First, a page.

• @matt I agree 100% with your position. I acknowledged your answer as a great improvement on the accepted answer, but saw that its performance and conciseness could be improved on. I decided for a separate answer instead of a comment to provide more visibility for unexperienced coders. I never considered editing your answer, and would not have if had the privilege for it. Later comments to both our answers provided other relevant discussion points, which looked odd after Ben changed both two top-rated answers a year later. – pommy Sep 25 '20 at 14:42
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To answer the question "Is it discouraged to edit an answer's code to make it more performant, if those edits don't change the result nor formatting of the code?"

It is discouraged when that might be seen as one of these:

  1. Rewriting history

    In a vacuum, modernizing an answer's code to use current best-practices, or to be more performant, is okay, so long as the result of the code is the same. However, when someone has already done this in a separate answer, then your edit might be seen as rewriting history, insofar as it appears, on the surface, that one of the two answers simply copied the other, whereas that's not the truth.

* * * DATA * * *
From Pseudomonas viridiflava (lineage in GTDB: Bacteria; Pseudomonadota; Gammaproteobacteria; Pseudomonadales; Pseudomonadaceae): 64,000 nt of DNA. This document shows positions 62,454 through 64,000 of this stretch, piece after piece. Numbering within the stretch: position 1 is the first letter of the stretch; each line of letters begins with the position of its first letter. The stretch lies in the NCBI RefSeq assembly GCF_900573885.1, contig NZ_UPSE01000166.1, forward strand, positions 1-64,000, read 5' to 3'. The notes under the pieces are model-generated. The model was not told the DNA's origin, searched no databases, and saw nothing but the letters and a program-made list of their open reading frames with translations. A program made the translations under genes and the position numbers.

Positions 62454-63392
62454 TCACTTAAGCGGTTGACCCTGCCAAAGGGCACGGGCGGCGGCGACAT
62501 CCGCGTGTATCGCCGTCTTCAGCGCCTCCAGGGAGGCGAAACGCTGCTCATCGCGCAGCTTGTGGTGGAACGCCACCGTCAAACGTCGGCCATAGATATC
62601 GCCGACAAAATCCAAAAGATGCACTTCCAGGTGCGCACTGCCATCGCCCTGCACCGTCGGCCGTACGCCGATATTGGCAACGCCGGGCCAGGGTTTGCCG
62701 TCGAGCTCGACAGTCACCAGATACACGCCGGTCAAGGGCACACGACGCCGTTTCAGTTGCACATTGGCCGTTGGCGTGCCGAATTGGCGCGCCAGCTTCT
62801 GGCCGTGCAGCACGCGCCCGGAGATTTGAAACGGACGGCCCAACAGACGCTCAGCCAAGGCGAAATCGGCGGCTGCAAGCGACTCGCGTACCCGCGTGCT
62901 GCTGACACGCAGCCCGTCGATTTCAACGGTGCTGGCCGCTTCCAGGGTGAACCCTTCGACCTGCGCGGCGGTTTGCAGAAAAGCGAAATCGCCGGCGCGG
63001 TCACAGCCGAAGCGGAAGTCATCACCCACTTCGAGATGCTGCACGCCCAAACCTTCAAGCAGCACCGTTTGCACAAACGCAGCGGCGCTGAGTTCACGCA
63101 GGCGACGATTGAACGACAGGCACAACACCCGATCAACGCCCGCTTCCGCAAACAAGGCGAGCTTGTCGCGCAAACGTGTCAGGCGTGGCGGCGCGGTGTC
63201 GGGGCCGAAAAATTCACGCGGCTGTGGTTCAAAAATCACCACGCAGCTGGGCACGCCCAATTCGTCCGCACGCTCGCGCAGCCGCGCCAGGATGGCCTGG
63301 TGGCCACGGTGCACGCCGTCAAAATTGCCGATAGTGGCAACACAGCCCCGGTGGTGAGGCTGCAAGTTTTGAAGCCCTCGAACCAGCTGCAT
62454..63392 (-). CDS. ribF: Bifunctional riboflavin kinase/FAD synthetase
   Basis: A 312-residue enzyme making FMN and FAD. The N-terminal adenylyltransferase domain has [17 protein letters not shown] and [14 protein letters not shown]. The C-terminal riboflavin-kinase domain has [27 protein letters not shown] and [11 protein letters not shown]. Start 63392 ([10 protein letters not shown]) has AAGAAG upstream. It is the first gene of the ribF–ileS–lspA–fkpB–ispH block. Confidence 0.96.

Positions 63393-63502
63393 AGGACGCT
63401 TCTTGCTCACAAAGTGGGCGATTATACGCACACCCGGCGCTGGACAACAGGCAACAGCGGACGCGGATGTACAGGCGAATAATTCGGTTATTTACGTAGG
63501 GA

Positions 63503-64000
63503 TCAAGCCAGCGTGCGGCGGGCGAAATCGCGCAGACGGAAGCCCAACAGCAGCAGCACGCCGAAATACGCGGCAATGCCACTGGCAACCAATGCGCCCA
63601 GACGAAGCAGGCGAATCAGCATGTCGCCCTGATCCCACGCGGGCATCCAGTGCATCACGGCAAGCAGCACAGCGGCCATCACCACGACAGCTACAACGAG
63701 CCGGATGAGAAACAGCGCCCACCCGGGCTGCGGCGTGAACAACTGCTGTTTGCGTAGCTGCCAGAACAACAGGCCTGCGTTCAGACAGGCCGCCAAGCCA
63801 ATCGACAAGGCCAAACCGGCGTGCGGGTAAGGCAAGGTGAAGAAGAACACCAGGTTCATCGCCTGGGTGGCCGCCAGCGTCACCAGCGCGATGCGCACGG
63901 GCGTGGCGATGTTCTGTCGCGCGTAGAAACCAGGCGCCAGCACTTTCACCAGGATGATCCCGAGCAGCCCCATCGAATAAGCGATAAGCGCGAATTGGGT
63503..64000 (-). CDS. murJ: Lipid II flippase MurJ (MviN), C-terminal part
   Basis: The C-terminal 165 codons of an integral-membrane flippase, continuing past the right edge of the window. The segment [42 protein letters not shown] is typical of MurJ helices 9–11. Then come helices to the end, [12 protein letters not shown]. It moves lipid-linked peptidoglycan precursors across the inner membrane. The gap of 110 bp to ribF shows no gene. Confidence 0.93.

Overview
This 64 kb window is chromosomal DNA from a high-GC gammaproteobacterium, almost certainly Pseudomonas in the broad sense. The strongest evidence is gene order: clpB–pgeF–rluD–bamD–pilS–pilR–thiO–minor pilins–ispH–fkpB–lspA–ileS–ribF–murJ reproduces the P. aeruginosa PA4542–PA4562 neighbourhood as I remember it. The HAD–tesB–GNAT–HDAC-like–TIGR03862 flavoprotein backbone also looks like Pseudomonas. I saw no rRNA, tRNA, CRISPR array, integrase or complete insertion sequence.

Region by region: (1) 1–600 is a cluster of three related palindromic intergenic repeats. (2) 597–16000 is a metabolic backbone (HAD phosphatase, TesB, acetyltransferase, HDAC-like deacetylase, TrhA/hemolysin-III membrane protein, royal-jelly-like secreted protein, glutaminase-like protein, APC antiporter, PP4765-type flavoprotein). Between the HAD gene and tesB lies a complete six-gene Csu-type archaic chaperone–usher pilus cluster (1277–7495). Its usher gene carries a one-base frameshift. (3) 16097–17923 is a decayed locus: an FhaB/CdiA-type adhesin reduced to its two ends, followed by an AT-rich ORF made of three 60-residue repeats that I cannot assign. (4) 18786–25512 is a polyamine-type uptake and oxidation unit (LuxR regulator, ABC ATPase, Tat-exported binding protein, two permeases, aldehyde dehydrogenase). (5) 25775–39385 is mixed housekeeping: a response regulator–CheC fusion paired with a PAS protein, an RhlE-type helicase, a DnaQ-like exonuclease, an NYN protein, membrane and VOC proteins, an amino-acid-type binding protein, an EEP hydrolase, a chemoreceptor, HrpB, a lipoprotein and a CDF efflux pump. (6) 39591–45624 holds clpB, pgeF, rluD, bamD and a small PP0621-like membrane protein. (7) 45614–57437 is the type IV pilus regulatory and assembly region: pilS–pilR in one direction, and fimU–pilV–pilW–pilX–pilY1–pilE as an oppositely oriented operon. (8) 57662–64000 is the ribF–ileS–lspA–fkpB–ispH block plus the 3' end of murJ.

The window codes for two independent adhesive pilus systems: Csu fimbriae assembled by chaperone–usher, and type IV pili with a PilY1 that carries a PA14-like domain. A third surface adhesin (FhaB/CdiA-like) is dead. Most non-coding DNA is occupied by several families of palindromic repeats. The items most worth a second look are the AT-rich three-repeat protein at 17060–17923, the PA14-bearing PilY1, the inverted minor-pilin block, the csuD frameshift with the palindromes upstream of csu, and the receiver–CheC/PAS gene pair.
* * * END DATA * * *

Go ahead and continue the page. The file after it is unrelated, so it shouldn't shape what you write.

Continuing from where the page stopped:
In these cases, it's best to upvote the better answer and downvote the worse.

  2. Putting words in the answerer's mouth

    If your code edit gives the answerer a voice or opinion that doesn't match their own, that can be seen as an insult to the answerer. Make sure that your edit preserves their opinions.

  3. Unilateral application of your viewpoint

    If your code edit makes it appear that you are applying a subjective viewpoint without any external consensus, that can be seen as suppressing others' viewpoints in favor of your own. To avoid this, first think about your code edit, and if there is a chance that this perception might occur, first create a Meta post asking if that edit is appropriate.